Friday, January 13 // 2-5 pm


1) Art & Power — Inclusive Theater

Victory Gardens Theatre Company

2433 North Lincoln Avenue Chicago, IL 60614

Located in Lincoln Park, Victory Gardens Theater produces some of the city’s best contemporary theater works. Victory Gardens is focused on creating accessible theater — both by creating an inclusive artistic community and in partnering with Chicago Public Schools in order to spread culture and art among the city’s youth. Victory Gardens’ shows express this very mission by reflecting the diversity of the Chicago and of the United States. Last up in Victory Gardens’ season was the show Roz and Ray, which explored the intersections between the AIDS epidemic and hemophilia in 1980’s America. Through relevant theater and by connecting with Chicago’s students, Victory Gardens’ Theater creates socially relevant art while assuring that the human right to an education includes art and culture. Delegates will have a chance to hear about past performances, have a Q&A with the stage panel, and sit in on a public programming meeting.


2) Hip Hop as Protest

M.U.R.A.L.: Magnifying Urban Realities & Affecting Lives

Columbia College: 600 S Michigan Ave Chicago, IL 60605

A main initiative of the Lupe Fiasco Foundation, MURAL works with at-risk communities in Chicago  through education surrounding food justice, empowerment funding, and the implementation of the hip-hop scholars program. Focused primarily upon the city’s youth, MURAL works to empower Chicago’s young people through art, helping equip them with the knowledge and the tools by which to enact positive change in their communities. Delegates will have the opportunity to learn more about the hip-hop scholars program, which works to bring hip-hop music into the education standards of the state of Illinois.


3)  Art & Social Justice in America (2 part trip)

Art AIDS America: 2:00 – 3:15 pm

Alphawood Gallery: 2401 N. Halstead Street, Suite 210 Chicago, IL 60614

The Art AIDS America exhibit is concluding its national tour in Lincoln Park, Chicago after opening on World AIDS Day on December 1st. The exhibit explores the diversity of artistic responses to the AIDS epidemic that defined the American zeitgeist during the 1980s and continues to affect the world today. HIV has an important presence in American art — a disease that took thousands of lives, and brought to light issues of injustice facing the LGBTQ community. The exhibit is created around the themes of beauty, sex, loss, courage, and politics, underlying the Conference’s themes of both power and protest in human rights. Delegates will have a guided tour through the exhibit, followed by an opportunity to record their own stories or reactions through the StoryCorps app.

Working in America – Project& 3:30 pm – 5:00 pm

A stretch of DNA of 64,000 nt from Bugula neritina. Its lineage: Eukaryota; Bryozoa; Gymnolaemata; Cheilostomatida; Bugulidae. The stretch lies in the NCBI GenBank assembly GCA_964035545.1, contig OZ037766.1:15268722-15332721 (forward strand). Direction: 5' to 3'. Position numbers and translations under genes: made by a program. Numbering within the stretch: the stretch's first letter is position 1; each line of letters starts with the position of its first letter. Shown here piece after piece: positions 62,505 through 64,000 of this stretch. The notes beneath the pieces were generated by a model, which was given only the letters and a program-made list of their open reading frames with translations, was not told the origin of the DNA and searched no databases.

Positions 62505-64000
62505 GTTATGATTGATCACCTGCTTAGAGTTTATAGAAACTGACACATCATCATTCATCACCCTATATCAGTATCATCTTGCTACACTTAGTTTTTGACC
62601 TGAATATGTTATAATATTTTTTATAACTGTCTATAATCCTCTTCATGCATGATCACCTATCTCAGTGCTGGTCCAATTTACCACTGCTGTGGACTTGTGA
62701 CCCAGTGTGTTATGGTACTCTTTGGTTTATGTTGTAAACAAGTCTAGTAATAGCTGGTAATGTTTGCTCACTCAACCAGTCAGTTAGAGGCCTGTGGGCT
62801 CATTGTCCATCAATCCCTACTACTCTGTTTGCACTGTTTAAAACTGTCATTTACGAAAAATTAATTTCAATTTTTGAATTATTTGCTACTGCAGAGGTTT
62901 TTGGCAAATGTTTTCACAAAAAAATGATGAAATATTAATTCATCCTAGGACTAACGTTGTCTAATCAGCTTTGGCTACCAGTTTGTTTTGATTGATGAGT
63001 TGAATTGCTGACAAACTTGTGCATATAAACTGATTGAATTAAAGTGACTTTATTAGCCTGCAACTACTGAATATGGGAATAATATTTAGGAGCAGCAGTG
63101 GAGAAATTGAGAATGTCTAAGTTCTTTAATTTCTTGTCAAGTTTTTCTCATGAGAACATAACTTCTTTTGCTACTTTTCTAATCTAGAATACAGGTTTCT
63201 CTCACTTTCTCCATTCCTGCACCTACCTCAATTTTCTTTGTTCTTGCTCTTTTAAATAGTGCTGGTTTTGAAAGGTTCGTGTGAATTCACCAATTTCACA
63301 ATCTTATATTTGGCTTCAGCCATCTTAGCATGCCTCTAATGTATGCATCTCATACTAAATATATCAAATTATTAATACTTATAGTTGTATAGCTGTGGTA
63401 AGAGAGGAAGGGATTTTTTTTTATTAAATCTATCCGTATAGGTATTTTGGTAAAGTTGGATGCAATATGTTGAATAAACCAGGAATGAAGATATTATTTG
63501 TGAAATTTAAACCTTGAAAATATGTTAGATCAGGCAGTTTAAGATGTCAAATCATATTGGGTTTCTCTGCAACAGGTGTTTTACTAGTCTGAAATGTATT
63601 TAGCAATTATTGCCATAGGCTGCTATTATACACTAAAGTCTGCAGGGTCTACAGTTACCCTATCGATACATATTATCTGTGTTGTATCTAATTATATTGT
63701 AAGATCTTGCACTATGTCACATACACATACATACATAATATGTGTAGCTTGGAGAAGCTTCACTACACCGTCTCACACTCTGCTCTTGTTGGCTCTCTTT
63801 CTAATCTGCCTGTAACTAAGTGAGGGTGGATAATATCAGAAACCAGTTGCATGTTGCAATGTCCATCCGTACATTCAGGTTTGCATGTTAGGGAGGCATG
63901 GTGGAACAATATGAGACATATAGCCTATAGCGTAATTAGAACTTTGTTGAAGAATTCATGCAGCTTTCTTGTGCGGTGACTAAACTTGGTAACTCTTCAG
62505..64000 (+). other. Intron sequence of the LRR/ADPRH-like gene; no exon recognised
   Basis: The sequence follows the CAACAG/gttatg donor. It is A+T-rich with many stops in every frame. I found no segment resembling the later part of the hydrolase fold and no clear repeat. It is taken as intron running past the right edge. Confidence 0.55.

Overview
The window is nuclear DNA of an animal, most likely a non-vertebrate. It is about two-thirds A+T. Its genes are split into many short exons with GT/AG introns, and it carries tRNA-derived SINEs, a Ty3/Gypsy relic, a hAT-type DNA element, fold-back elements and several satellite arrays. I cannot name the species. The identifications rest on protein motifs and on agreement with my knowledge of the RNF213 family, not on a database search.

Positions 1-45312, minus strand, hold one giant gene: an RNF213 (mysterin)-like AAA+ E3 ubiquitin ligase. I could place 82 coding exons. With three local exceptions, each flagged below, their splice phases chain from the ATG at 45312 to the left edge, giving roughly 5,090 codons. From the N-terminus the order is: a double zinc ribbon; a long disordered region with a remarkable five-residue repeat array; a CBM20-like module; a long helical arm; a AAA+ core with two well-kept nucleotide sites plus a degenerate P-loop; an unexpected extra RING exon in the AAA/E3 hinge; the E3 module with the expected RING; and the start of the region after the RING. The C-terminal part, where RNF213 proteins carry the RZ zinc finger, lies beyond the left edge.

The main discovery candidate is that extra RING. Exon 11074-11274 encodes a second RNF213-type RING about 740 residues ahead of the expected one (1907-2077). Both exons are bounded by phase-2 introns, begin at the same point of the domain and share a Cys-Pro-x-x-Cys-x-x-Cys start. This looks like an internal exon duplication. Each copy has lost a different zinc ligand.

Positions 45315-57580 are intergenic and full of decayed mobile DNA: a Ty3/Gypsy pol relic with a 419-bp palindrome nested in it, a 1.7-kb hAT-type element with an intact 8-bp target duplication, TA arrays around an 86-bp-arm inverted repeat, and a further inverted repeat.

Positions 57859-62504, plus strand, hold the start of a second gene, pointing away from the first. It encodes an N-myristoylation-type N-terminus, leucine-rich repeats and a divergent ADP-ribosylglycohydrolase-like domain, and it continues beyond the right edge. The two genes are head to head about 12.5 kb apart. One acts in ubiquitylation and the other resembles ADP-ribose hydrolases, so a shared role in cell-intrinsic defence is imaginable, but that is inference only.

Project& collaborates with artists to create new models of cultural participation with social impact, and their most recent initiative Working in America asks its audience to deeply engage with humanization through storytelling. The exhibit explores stories of how we locate ourselves in society, how we are seen or made invisible, and how we find meaning through the work we do. Raw and authentic narratives paint a profoundly rich portrait of what work looks, means, and feels like in the U.S. This Humans of New York style approach to the concept of what it means to be working holds particular pertinence in wake of the most recent Presidential election. After a curatorial tour, delegates will participate in the interactive component of the exhibit by taking pictures and sharing their working stories.

Harold Washington Library Center: 400 S State St, Chicago, IL 60605


4) Art & Human Rights

ART WORKS Project for Human Rights

ART WORKS uses design and the arts to raise awareness of and educate the public about significant human rights issues. Their visual advocacy tools produce action on human rights crises at the grassroots, media, and policy levels. Projects range from post-conflict resolution visibility to gender/children’s rights to refugee displacement, all aiming to create dialogue and spark action. Where others might, ART WORKS does not shy away from selecting the topics which are the most intractable, the least covered in the mainstream media, and the most abusive for victims. Delegates will have the opportunity to learn about several exhibitions through a slideshow, will dissect and analyse related photography and film, and will then participate in a roundtable discussion about how young people can harness art’s ability to mobilize, excite, and provoke.

625 N. Kingsbury St., Studio 625 Chicago, IL 60654


5) Art & Power — Socially Relevant Theater

Albany Park Theater Project

Albany Park Theater Project devises original plays that tell real-life stories with honesty, imagination, intelligence, and love, inspiring audiences to feel more alive. Since 1997, their youth ensemble has premiered 19 plays, performed for more than 50,000 people, and opened Albany Park’s first performing arts space. On stage, APTP challenges inequality and racism by asking people to bear witness to stories that might otherwise get overlooked or misrepresented. Their performances humanize complex issues like immigration, foreclosure, poverty, abuse, hunger. Delegates who visit APTP can expect a tour of the space and viewing of historic footage throughout the project’s existence. They will participate in theater games and activities that ATPTs ensemble uses to unlock the core of their mission on stage. To conclude, delegates will embark on an exploration of the Albany Park neighborhood, visiting stores and hearing about the community’s development historically.

5100 N Ridgeway Avenue Chicago, IL 60625